Progress is very rapid for pupils in Years 5 and 6. Teachers teach their groups for two years, know the pupils well and have very high expectations. Consequently, they present pupils with a high level of challenge. Children respond enthusiastically, developing independence and self-confidence. The pace of learning is slower for younger pupils. This is because lessons occasionally do not present the same high level of expectations, especially for the more able pupils in writing. Pupils respect their teachers and work hard. Lessons have clear learning objectives, and pupils assess the progress they have made, helping them to recognise when they need more help, as well as recognising when they have made progress. Informative feedback in class and in marking provides good guidance to pupils on how to improve their work. All pupils know they have targets, but occasionally they do not focus sufficiently on achieving them when working.
Pupils' good progress is also supported by a broad, varied and lively curriculum, which engages their interest. Pupils with learning difficulties make good progress, because of well-organised support. Provision for the most able is more mixed. In mathematics and science, especially in Years 5 and 6, pupils work confidently and independently on very demanding problem-solving and investigative work, recording their findings accurately and with care. However, despite recent improvements, work for younger pupils, especially in writing, occasionally lacks sufficient challenge. Pupils' interest is stimulated by good provision in French, physical education, art, music, history and physical education. Many pupils particularly enjoy taking part in the school's regular dramatic productions such as Mr Humbug Sees the Light. The well-planned personal development programme ensures pupils have a good awareness of their rights and responsibilities as citizens, as well as an understanding of the importance of looking after the environment. Most pupils show a good understanding of how to live a healthy lifestyle by keeping fit and eating sensibly.
The recently appointed headteacher has made a good start in getting to know the school community. Currently, planning is based on a detailed and accurate analysis of the work of the school. This has resulted in significant improvements since the previous inspection. For example, improvements to the quality of teaching have resulted in higher standards and better achievement for pupils, especially in science. An active and informed governing body provides good support and challenge for the school. Individual governors use their expertise well for the benefit of the school. The monitoring of the work of the school is improving, particularly because of the good use made of a governor's expertise in interpreting test data. The success of the school's strategies to raise standards and the good progress made since the previous inspection show it is well placed to improve further.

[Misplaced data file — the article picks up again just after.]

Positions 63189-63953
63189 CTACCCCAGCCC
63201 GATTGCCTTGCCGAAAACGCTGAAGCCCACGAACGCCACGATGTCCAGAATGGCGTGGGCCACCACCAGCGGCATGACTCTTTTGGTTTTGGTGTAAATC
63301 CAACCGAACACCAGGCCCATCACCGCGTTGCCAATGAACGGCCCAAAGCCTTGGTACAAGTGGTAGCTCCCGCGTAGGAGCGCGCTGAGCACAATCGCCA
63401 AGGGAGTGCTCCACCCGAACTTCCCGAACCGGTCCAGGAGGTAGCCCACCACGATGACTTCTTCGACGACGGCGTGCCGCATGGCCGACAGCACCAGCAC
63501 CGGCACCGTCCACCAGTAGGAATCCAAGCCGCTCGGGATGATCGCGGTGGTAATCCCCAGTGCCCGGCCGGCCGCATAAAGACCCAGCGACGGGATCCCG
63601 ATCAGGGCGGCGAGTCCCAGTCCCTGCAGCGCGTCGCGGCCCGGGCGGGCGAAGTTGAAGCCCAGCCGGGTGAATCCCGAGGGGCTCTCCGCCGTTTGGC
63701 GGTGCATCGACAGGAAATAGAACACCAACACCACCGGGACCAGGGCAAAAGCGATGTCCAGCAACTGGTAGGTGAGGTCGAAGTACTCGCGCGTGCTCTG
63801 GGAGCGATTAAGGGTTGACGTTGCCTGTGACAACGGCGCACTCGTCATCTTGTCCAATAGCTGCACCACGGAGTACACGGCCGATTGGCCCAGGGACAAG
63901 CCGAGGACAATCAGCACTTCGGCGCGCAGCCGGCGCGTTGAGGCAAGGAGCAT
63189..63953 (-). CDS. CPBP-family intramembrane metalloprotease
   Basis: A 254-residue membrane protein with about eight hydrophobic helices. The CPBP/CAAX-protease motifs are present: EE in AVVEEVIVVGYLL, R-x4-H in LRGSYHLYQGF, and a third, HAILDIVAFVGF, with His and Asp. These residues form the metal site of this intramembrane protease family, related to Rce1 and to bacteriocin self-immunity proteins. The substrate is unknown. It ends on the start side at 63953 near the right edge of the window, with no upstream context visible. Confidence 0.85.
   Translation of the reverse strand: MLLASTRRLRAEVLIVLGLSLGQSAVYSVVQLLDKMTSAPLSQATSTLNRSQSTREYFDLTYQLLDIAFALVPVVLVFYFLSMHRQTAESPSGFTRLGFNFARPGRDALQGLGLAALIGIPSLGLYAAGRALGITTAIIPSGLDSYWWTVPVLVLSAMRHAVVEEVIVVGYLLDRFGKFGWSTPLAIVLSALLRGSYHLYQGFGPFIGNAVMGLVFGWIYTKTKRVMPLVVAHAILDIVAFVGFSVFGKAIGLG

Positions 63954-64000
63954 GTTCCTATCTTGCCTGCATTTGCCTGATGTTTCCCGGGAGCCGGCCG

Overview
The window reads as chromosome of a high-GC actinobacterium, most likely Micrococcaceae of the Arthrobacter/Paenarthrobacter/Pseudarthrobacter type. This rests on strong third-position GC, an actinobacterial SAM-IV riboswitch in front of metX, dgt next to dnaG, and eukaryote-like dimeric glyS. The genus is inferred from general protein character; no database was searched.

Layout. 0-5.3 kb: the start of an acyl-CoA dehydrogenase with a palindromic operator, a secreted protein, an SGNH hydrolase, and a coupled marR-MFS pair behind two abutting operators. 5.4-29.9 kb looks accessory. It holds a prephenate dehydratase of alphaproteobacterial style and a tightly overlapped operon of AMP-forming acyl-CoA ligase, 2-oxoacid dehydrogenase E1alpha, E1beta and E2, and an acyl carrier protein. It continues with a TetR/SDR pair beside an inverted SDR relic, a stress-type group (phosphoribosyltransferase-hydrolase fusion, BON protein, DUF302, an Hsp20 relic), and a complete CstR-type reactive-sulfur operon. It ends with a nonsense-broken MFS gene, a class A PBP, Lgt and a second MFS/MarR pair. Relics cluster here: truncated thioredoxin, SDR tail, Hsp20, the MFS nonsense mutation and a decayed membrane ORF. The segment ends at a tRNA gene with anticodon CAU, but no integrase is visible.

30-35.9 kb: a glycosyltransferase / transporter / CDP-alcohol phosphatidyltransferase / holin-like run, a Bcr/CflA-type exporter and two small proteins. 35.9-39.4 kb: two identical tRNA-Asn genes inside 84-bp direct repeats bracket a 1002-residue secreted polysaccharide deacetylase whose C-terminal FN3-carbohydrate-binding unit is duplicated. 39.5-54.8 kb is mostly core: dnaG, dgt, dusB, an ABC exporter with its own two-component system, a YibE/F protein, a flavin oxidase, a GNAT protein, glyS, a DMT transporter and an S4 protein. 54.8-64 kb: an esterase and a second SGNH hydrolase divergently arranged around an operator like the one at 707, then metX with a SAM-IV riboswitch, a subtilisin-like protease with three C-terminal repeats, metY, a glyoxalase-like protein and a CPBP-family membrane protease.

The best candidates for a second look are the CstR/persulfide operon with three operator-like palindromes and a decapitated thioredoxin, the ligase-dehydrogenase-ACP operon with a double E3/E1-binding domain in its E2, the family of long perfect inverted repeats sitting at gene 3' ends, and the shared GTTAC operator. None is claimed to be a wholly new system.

Effectiveness of the Foundation Stage
Provision in the Foundation Stage is good and leadership is effective. Children settle quickly into the Nursery and Reception class because the arrangements for transition are well organised. Parents and carers are fully involved and staff work hard to maintain this partnership approach. Activities directed by adults are based on careful observations and are sensitive to children's needs, especially in relation to language and personal development. Children achieve well. They learn how to share and take turns, their vocabulary increases and their sentence structure becomes more sophisticated. By the end of the Reception year, children's levels of skills are broadly average in all areas. Good use is made of the accommodation to provide a well-planned range of activities for children to choose from. Outdoor play facilities are restricted and there are insufficient opportunities for children in the Reception class to choose to learn outside the classroom.
What the school should do to improve further
- Improve standards and achievement in writing, especially for the most able younger pupils, by ensuring that teaching consistently presents a high level of challenge.
- Improve the opportunities for children to have free access to outdoor play in the Reception class.